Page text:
Have you had kalua turkey? Most people really like it. There's something called Ono Ono salt. It's a seasoning with Hawaiian flavors. We roast and bbq a lot of things with that. It might be good to put it in the butter baste for the turkey. Also, the passion fruit mousse is very, very good. I live in Florida now and people drive all over looking for places that do it. It uses sweetened condensed milk which is another Hawaii favorite. However, like I said Hawaiian Thanksgivings are pretty much like any other Thanksgiving with the exception of the apps and dessert and the white sticky rice.
Maybe I will try the kalua turkey. And although that lilikoi mousse sounds good, I am thinking of making a cheesecake with it instead. Maybe with a macadamia nut crust? I was looking around on the internet and found a recipe for Mango Glazed turkey that looked great too. I am hoping to use a lot of local ingredients since I am living in Hawaii now.
When I grew up in hawaii in the 50, 60, 70 swe did the traditional amerian turkey with gravy, but there was alway another turkey that was done chinese style (char sui) or portugese style (vinha dos). Sometimes we had taro instead mashed potatoes and yams. Had the normal veggies and other side dishes including rice and mac salad. During these times there was a push to be more american than hawaiian because of statehood.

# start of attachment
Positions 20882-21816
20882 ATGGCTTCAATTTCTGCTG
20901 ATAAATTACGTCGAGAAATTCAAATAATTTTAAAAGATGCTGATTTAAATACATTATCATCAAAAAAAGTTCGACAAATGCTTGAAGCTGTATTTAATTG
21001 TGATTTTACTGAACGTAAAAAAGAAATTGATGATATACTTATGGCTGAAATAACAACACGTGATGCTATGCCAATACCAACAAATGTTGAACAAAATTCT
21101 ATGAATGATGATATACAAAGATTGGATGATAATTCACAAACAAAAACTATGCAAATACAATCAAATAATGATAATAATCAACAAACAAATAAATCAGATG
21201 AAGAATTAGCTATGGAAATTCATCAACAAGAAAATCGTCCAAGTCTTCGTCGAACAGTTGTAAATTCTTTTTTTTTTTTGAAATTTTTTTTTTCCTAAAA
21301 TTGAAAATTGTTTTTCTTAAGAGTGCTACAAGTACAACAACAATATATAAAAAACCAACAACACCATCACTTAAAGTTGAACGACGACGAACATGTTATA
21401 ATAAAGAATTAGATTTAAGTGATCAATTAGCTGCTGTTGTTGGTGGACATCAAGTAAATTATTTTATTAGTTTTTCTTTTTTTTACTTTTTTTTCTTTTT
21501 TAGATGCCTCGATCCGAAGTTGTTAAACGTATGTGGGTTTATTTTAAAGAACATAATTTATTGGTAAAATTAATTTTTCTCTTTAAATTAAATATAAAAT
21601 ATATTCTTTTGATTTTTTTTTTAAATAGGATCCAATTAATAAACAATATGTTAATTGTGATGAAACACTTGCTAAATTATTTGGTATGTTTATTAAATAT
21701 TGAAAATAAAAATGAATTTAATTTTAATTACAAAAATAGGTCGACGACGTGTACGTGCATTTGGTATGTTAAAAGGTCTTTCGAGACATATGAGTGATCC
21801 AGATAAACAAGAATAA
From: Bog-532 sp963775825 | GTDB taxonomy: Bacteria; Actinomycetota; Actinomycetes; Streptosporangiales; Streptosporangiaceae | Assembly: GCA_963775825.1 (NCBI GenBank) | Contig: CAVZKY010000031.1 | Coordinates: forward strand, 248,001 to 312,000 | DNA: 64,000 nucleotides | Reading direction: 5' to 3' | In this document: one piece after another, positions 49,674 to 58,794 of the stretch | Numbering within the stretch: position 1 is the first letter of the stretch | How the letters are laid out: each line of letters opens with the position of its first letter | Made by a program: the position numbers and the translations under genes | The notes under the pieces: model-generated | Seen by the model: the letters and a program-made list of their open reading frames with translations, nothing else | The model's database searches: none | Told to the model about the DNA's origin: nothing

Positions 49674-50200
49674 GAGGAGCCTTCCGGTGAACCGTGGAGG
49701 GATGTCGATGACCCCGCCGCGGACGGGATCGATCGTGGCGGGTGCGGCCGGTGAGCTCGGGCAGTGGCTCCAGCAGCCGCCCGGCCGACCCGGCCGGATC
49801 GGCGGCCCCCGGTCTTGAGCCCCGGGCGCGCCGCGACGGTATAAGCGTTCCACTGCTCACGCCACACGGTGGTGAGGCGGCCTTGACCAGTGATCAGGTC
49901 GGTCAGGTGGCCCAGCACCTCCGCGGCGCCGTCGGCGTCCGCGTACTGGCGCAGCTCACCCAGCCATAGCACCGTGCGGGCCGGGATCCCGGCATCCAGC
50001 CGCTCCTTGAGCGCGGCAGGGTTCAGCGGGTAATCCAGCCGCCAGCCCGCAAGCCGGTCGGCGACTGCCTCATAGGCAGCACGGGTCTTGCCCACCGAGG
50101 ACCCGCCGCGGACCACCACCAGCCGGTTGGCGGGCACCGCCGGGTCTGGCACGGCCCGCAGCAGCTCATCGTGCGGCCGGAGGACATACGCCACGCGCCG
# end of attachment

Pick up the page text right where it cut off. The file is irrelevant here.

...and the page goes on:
Now christmas and new years are a different srory...
-tropical fruit platter (or skewers)
-Lomi Lomi salmon (or with dinner in place of a salad)
-Bucks sweet bread
-Sweet (purple) potato salad
-Taro stuffing bake
-Portuguese sausage cornbread stuffing
-Chicken long rice
-Kalua turkey (or pig)
-Coconut Cream Pie
-Liliko'i Spice Cake
I have recipes for most of these if you are interested ... just let me know. :)
For 8-10 servings of cake:
3 cups cake flour
1 t. ground cinnamon
1 t. ground cloves
1/2 t. allspice
2 t. baking powder
1 t. baking soda
1 cup butter, softened
2 cups sugar
4 egg yolks
1/2 cup thawed liliko'i (passion fruit) frozen concentrate
1/2 cup water
4 egg whites
2 egg whites
1 cup sugar
1/4 t. salt
1/3 cup thawed liliko'i concentrate
1/3 cup water
-To prepare cake, sift cake flour, cinnamon, cloves, allspice, baking powder, baking soda together; set aside. Cream butter with sugar until light and fluffy. Add egg yolks, one at a time, beating well after each addition. Add flour mixture alternately with liliko'i concentrate and water, beginning and ending with flour.
-Beat egg whites until stiff but not dry. Fold batter into beaten egg whites then pour batter into two 8-9 inch cake pans. Bake at 350 degrees for 35-40 minutes or until cake is done. Set aside to cool.
-To prepare liliko'i frosting, combine all frosting ingredients in a large saucepan. Beat mixture with hand mixture. Cook over low heat, beating constantly, until frosting forms soft peaks, about 7-10 minutes.